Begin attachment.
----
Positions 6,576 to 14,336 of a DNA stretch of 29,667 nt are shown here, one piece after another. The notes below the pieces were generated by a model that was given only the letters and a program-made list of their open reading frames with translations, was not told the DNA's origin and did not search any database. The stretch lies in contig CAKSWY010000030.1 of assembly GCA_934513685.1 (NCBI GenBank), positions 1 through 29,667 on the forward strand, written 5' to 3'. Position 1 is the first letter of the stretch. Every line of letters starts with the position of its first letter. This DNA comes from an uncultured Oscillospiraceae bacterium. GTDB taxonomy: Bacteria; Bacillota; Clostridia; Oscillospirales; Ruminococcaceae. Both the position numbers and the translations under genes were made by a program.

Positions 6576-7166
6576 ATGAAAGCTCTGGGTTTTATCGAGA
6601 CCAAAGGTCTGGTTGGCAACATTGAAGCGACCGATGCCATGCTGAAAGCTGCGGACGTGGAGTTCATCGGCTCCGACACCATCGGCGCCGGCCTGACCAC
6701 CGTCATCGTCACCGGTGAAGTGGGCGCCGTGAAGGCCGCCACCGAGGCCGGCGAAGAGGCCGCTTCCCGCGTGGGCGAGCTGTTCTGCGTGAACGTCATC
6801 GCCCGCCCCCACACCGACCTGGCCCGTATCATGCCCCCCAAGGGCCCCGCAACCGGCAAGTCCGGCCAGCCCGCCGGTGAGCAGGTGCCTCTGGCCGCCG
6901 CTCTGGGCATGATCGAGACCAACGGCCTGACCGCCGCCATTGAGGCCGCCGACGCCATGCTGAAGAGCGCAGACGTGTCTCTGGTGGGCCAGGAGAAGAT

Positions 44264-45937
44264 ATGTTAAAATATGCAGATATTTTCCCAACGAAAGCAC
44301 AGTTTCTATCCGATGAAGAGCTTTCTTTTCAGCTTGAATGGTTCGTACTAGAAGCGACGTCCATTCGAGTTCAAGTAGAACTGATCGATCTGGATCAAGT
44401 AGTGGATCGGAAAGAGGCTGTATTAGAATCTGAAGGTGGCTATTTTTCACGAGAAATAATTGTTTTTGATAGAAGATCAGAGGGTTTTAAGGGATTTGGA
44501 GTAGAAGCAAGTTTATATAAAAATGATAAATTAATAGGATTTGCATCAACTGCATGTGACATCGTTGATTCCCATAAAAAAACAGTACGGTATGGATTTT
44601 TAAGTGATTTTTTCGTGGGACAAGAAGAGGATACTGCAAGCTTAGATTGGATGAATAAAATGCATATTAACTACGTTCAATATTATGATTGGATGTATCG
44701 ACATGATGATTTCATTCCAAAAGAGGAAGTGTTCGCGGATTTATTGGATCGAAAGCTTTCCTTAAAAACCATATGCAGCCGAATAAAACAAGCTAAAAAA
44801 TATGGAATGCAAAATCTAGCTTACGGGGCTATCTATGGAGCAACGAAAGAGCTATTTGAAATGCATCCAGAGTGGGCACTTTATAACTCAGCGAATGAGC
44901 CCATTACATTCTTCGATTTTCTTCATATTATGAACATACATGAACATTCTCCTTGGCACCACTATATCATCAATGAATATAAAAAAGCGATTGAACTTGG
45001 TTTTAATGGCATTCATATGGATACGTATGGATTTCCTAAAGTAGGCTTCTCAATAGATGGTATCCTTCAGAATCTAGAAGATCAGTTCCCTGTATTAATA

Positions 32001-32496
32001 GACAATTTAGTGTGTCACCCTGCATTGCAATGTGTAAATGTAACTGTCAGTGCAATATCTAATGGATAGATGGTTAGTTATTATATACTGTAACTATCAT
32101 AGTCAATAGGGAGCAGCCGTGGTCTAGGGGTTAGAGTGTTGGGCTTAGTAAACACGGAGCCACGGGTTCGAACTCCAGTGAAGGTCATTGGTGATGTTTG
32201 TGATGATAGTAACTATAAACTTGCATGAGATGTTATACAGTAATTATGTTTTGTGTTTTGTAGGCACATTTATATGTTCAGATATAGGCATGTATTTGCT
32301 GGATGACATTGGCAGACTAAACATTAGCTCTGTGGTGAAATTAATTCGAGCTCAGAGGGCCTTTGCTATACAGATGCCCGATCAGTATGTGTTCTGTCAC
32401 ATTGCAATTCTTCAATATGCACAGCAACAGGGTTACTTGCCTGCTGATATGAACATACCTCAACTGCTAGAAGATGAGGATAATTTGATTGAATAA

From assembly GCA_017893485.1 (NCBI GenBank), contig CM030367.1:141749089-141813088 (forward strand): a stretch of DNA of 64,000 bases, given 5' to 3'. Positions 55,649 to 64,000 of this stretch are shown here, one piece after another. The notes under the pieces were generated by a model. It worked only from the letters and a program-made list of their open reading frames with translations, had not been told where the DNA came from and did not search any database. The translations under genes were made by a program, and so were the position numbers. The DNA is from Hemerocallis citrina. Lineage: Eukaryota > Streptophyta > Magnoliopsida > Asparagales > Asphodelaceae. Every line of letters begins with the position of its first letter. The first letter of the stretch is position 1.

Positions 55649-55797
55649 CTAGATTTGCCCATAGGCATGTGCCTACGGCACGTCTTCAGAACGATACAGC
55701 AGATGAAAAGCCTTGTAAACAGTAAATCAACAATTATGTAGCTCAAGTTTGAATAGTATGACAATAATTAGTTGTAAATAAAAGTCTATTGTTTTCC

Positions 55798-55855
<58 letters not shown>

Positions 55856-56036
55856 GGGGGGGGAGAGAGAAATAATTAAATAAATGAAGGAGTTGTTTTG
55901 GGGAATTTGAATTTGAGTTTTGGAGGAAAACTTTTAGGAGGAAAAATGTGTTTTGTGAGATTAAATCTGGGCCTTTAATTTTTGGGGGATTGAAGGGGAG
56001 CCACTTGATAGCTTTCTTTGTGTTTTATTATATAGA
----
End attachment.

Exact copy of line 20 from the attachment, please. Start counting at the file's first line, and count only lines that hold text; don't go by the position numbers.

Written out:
32101 AGTCAATAGGGAGCAGCCGTGGTCTAGGGGTTAGAGTGTTGGGCTTAGTAAACACGGAGCCACGGGTTCGAACTCCAGTGAAGGTCATTGGTGATGTTTG